If I had watched this filmten years prior, and had the confidence to speak to full-formed adults, I would have advocated for High and Low, rather than Rashomon, recognizing that the crime-drama sequence in High and Low is not the only relatable aspect to 17-year olds, but that the villain’s ultimate motive for his crime is uniquely resonant to the irrational jealousy felt by most teenagers in their most insecure years. Everywhere the villain goes in the town, he is reminded of his inferior social status. When he steps out of his small river shack, or enters a seedy and impoverished drug-ridden alley, he is forced to look up and see Gondo’s mansion perched at the top of the town, mockingly towering over him—much like how a high-schooler walks through the hall, continually spotting perceived superior cotemporaries: classmates that are better-looking, taller, more athletic, and smarter. The villain doesn’t see Gondo’s professional distress or his familial tensions; all he sees is his beautiful castle on a hill, reminding him that he is less-than. Kurosawa crafts the antagonist in a way that the viewer fully understands his criminal motives. We don’t forgive or excuse the monstrous transgressions, but we understand the set of beliefs and perceived truths that the villain lives with. Especially at a vulnerable age, when a person’s social status is highly important and self-esteem is regularly assaulted, the perpetual envy that High and Low’s evil figure inhabits is recognizable to a particular coming-of-age moment. Studying a work that strives to fully understand a feeling—one that is vividly present in your life—forces you to engage in the work in rare and complex ways.
Not only is this film accessible on emotional and structural levels, but it also sets an important example for a future generation interested in engaging with and creating art. High and Low is an extremely decisive and bold film, one that embodies a confidence that would be perfect for a high-schooler thinking about creative choices. Every shot, character, sequence, set design, blocking movement, sound, and dialogue is beyond self-assured. It forces the audience to withdraw any apprehension when viewing this movie.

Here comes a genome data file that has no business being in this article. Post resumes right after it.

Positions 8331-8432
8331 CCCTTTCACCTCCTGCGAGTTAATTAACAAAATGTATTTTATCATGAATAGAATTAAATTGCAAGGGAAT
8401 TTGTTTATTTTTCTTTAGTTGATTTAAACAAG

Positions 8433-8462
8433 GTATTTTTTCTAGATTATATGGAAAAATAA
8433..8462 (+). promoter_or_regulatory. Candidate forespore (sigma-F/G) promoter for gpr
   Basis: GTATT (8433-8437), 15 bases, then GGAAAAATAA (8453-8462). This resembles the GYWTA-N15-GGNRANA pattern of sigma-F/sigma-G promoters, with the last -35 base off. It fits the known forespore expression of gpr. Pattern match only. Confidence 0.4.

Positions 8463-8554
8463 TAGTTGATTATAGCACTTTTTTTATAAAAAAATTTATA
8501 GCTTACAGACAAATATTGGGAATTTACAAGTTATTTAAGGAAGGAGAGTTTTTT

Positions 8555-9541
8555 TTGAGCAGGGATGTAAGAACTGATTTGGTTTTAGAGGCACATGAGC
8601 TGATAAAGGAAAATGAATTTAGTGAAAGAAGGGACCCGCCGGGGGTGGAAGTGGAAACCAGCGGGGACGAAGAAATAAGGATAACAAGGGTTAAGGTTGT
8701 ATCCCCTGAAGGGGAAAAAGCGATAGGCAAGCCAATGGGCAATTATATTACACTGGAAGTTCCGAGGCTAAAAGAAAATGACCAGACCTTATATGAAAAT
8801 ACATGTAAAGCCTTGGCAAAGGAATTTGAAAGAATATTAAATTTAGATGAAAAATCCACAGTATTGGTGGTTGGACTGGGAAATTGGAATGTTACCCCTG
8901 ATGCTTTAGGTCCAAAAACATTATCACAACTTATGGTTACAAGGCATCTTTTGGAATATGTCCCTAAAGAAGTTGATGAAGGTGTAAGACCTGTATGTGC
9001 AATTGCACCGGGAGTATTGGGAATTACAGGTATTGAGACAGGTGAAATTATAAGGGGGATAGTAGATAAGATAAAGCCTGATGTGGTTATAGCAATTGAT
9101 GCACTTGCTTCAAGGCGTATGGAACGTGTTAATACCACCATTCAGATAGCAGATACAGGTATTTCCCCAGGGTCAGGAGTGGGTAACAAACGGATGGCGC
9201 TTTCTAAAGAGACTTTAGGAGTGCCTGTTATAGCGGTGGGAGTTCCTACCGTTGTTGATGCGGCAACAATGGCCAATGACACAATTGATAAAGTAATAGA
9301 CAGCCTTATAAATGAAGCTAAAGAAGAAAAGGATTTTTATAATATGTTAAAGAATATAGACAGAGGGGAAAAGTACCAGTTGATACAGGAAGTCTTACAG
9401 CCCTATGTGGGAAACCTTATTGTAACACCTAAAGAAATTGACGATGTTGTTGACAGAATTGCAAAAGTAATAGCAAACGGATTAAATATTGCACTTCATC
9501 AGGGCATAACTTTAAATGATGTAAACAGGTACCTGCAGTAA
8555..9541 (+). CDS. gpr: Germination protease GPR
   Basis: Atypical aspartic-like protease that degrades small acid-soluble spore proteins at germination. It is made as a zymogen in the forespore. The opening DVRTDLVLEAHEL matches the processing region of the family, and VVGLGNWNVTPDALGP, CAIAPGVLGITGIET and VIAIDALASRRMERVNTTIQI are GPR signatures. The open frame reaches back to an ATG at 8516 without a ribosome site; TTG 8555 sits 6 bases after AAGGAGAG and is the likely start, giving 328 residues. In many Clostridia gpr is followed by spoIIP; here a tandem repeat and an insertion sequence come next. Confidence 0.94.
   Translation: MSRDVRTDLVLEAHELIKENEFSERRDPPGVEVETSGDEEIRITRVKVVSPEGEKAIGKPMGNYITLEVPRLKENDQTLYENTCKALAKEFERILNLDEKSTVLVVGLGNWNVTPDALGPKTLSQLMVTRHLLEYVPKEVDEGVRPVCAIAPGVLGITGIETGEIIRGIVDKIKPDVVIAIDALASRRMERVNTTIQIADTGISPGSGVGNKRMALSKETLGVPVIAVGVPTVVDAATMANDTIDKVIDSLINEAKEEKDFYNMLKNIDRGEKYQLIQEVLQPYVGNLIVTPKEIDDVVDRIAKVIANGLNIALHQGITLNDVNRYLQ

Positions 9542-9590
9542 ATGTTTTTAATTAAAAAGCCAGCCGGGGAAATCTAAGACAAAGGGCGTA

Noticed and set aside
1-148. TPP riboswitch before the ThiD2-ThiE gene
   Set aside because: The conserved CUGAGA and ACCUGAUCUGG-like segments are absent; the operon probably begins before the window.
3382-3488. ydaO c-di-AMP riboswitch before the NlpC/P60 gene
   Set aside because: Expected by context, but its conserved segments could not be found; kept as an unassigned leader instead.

This confidence is demonstrated across countless aspects of the movie, but none more clearly than Kurosawa’s rule-breaking. Throughout the film, he is consistently ceasing to abide by cinematic norms—and even rules he established himself. Halfway through the film, which had previously contained no hints of a score, there is a dramatic horn sample that blares over the resolution of a climactic scene. A movie that is strictly black and white displays a shocking use of color that masterfully calls the viewer back to a previous plot point. There is a lack of adherence to one genre; instead, the film assuredly penetrates a business drama, a Hitchcockian thriller, a social commentary, a character study, and a police procedural—all within its run time. What is a more prescient creative lesson for a high-schooler than a blatant example of an artist taking bold risks and succeeding, mostly because his audaciousness doesn’t allow his decisions to fail?
Do I think that my senior year English Teacher would ever listen to an impassioned argument on why she chose the wrong movie for her class? Probably not. Mostly because she probably thought that I didn’t meet the academic threshold for her AP class anyway. Kurosawa, however, would have likely supported my bold choice to enroll in a class above my skill level. So at least I’ve got him in my corner.